“I can see your mind working. But we can plan this together, I promise. I’ll help you book everything. No pressure on you. Then all you have to do is get on the plane, check into your room, and have the best week of your life with a virile young Italian.”
“There’s no way I’m finding a sexy, virile young Italian.”
“You underestimate yourself. You’re gorgeous.”
Dana snorted. “I’m fifty.”
“If sixty is the new forty, that means you’re more like thirty.”
“Now that’s a stretch,” she scoffed.
“And while you’re there, you have to a make a wish in the Trevi Fountain. Just like in Three Coins in the Fountain.” Which was another of their favorite movies when they were kids. They’d had so many slumber parties, staying up to watch all the old movies on late night TV.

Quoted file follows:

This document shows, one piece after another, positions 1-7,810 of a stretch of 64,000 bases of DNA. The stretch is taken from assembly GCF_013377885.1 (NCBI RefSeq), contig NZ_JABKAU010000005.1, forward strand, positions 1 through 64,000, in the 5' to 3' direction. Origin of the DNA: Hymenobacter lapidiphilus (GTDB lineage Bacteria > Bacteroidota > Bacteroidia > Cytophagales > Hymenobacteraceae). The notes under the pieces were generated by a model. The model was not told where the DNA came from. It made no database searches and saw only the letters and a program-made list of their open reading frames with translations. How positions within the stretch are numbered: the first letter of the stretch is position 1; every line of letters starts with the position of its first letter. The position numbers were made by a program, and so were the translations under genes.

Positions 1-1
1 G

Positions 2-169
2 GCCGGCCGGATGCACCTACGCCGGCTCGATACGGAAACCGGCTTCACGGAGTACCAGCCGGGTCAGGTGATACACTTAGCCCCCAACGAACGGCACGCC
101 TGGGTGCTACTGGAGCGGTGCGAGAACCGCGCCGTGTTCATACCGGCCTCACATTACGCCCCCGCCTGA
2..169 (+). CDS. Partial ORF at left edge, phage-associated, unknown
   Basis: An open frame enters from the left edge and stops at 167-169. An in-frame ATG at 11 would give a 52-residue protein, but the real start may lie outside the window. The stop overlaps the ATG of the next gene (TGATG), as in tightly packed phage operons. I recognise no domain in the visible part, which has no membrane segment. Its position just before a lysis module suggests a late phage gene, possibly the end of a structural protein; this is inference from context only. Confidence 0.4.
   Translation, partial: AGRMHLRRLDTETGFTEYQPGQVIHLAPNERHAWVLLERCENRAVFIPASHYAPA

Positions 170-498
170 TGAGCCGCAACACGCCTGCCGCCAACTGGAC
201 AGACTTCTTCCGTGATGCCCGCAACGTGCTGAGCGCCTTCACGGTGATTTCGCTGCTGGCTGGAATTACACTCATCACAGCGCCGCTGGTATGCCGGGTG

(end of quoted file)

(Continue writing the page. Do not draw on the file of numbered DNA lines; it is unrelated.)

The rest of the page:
“I wouldn’t know what to wish for.”
“Why not wish to be Audrey Hepburn in Roman Holiday, riding around on the back of a Vespa with Gregory Peck?” They had definitely loved their old movies.
“Honestly, I don’t have any wishes.”
Carol rolled her eyes. “Everyone has wishes. Seriously, what do you want the rest of your life to look like?”
They’d had this discussion several times since the divorce. “I just want my girls to get married and give me grandbabies.” The girls were both in college now.
“That’s what you wish for their lives. What about yours?”
“I don’t know. I haven’t had time to think about it yet.” Dana was still sorting out the house, getting rid of things Anthony hadn’t taken with him when he left her for a prettier, skinnier, younger woman.
“Wish for what you want most in the world. If you’re traveling all the way to Rome and the Trevi Fountain—” Carol spread her hands wide. “—it absolutely has to come true.”